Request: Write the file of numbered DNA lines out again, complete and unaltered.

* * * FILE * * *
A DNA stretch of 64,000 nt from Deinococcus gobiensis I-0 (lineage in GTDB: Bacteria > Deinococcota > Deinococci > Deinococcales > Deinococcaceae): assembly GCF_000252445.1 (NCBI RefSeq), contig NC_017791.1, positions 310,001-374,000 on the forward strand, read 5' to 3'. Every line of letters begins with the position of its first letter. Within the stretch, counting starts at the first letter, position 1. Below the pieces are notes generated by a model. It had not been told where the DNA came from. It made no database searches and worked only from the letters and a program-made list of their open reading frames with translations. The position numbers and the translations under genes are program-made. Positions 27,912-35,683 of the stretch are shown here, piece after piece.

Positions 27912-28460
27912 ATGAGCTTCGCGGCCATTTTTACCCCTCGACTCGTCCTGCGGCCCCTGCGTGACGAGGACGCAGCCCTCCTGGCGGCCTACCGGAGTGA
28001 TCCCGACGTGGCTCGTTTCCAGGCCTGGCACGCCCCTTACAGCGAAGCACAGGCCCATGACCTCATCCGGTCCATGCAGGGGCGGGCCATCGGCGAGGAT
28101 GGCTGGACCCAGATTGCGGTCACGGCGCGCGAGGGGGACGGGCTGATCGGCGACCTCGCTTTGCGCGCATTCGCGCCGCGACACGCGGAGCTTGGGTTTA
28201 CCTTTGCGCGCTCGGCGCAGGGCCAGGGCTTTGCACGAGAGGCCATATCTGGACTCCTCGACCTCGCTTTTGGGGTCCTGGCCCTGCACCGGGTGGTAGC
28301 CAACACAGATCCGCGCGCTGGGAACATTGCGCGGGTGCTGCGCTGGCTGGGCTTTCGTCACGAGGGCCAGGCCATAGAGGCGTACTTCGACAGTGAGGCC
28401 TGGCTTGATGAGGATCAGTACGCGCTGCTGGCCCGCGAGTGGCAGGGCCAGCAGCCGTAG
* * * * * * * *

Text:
A DNA stretch of 64,000 nt from Deinococcus gobiensis I-0 (lineage in GTDB: Bacteria > Deinococcota > Deinococci > Deinococcales > Deinococcaceae): assembly GCF_000252445.1 (NCBI RefSeq), contig NC_017791.1, positions 310,001-374,000 on the forward strand, read 5' to 3'. Every line of letters begins with the position of its first letter. Within the stretch, counting starts at the first letter, position 1. Below the pieces are notes generated by a model. It had not been told where the DNA came from. It made no database searches and worked only from the letters and a program-made list of their open reading frames with translations. The position numbers and the translations under genes are program-made. Positions 27,912-35,683 of the stretch are shown here, piece after piece.

Positions 27912-28460
27912 ATGAGCTTCGCGGCCATTTTTACCCCTCGACTCGTCCTGCGGCCCCTGCGTGACGAGGACGCAGCCCTCCTGGCGGCCTACCGGAGTGA
28001 TCCCGACGTGGCTCGTTTCCAGGCCTGGCACGCCCCTTACAGCGAAGCACAGGCCCATGACCTCATCCGGTCCATGCAGGGGCGGGCCATCGGCGAGGAT
28101 GGCTGGACCCAGATTGCGGTCACGGCGCGCGAGGGGGACGGGCTGATCGGCGACCTCGCTTTGCGCGCATTCGCGCCGCGACACGCGGAGCTTGGGTTTA
28201 CCTTTGCGCGCTCGGCGCAGGGCCAGGGCTTTGCACGAGAGGCCATATCTGGACTCCTCGACCTCGCTTTTGGGGTCCTGGCCCTGCACCGGGTGGTAGC
28301 CAACACAGATCCGCGCGCTGGGAACATTGCGCGGGTGCTGCGCTGGCTGGGCTTTCGTCACGAGGGCCAGGCCATAGAGGCGTACTTCGACAGTGAGGCC
28401 TGGCTTGATGAGGATCAGTACGCGCTGCTGGCCCGCGAGTGGCAGGGCCAGCAGCCGTAG